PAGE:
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This chapter focuses on physical therapeutics and their prescription to treat diagnoses with a significant symptom of pain. However, physical medicine and rehabilitation professionals attend or administer to persons with a wide variety of diagnoses, and they practice with a variety of allied health professions. To apprise professional services that the specialty of physical medicine and rehabilitation can offer a patient, this chapter opens with a synopsis of rehabilitation philosophy, methods, and goals. Antecedent to discussing this specialty as it applies to pain, the chapter references current review works that define the types of exercise and modalities. The chapter concludes by addressing specific diagnoses and referencing the current literature that guides the physical medicine and rehabilitation prescription.

The field of physical medicine and rehabilitation spans the settings of inpatient, outpatient, and home health medicine. The philosophy of physical medicine and rehabilitation embraces an intradisciplinary approach to patient care, with not only the patient and physician working toward the patient’s recovery but also a team of allied health care professionals. This team includes physical, occupational, and speech therapists, social workers, nurses, pharmacists, psychologists, recreational therapists, and vocational specialists.

The goal of physical medicine and rehabilitation interventions is the improved function of the patient, despite the presence of permanent disease or impairment. Physical medicine and rehabilitation teams treat a spectrum of diagnoses referred from medical, surgical, pediatric, and traumatic specialties. The severity and complexity of diagnoses varies from catastrophic entities such as spinal cord injury and stroke to routine soft tissue injuries, for example, shoulder impingement and shin splints. With more complex disease entities in which tissue loss or tissue death has occurred (e.g., amputation or traumatic brain injury), successful physical medicine and rehabilitation intervention compensates for impairment rather than resolves or cures the disease process.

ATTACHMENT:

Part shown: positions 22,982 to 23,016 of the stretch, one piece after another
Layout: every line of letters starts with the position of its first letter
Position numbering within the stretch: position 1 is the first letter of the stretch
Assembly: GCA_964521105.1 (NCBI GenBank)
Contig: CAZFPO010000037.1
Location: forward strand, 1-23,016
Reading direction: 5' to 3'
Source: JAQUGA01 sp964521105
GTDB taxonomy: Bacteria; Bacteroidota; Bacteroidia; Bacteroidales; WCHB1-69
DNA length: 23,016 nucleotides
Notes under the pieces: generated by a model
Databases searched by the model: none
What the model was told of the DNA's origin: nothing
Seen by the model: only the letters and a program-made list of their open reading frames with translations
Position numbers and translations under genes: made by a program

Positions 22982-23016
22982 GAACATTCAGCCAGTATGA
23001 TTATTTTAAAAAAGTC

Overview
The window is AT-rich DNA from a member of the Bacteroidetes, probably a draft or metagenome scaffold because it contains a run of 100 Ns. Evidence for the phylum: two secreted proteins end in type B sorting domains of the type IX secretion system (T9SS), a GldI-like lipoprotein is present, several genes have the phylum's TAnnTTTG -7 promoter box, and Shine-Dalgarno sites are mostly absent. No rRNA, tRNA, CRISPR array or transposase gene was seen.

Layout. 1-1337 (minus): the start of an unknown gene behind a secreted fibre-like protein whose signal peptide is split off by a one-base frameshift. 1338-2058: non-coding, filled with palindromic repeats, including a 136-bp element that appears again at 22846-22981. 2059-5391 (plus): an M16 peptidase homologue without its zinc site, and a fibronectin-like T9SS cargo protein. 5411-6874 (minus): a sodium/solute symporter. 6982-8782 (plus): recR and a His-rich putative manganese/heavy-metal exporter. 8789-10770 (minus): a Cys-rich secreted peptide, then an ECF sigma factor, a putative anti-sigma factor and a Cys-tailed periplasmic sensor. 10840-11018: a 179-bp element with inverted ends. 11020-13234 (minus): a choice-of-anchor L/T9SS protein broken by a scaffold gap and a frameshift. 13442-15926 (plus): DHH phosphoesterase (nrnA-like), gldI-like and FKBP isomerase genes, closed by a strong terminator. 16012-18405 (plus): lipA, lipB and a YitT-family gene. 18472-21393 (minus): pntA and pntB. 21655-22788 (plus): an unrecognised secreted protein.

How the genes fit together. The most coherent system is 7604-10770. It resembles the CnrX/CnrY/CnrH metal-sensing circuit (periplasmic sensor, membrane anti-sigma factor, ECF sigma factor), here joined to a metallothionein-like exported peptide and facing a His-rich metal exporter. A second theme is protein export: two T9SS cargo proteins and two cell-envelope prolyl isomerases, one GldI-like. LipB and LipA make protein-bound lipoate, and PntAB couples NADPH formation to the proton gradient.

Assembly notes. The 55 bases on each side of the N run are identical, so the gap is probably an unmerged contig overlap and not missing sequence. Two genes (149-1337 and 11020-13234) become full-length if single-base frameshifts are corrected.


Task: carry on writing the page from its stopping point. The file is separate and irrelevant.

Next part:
For diagnoses with soft tissue injury (e.g., ankle sprain and shoulder impingement), physical medicine and rehabilitation interventions promote soft tissue healing. For all levels of injury, physical medicine and rehabilitation interventions aim, however, to restore function and prevent recurrent injury. Physical medicine and rehabilitation uses a team treatment approach to restore function to patients with soft tissue injury or permanent tissue loss. Tools of the field include exercise, thermal and electrical modalities, as well as education and new learning.

Except in the case of chronic pain syndrome where pain and dysfunctional behavior in response to the pain have become the impairment and disease,1 pain is a symptom of a disease process or tissue injury. This chapter discusses the physical medicine and rehabilitation interventions for diagnoses in which pain is a complaint or symptom; these interventions involve straightforward, applied progressive exercise and education.

For the treatment of the soft tissue injuries in patients who have pain, the physician prescribes physical therapeutics, which a physical or occupational therapist administers. The treatment and improvement of the symptom of pain generally cannot be separated from the treatment and improvement of the ...

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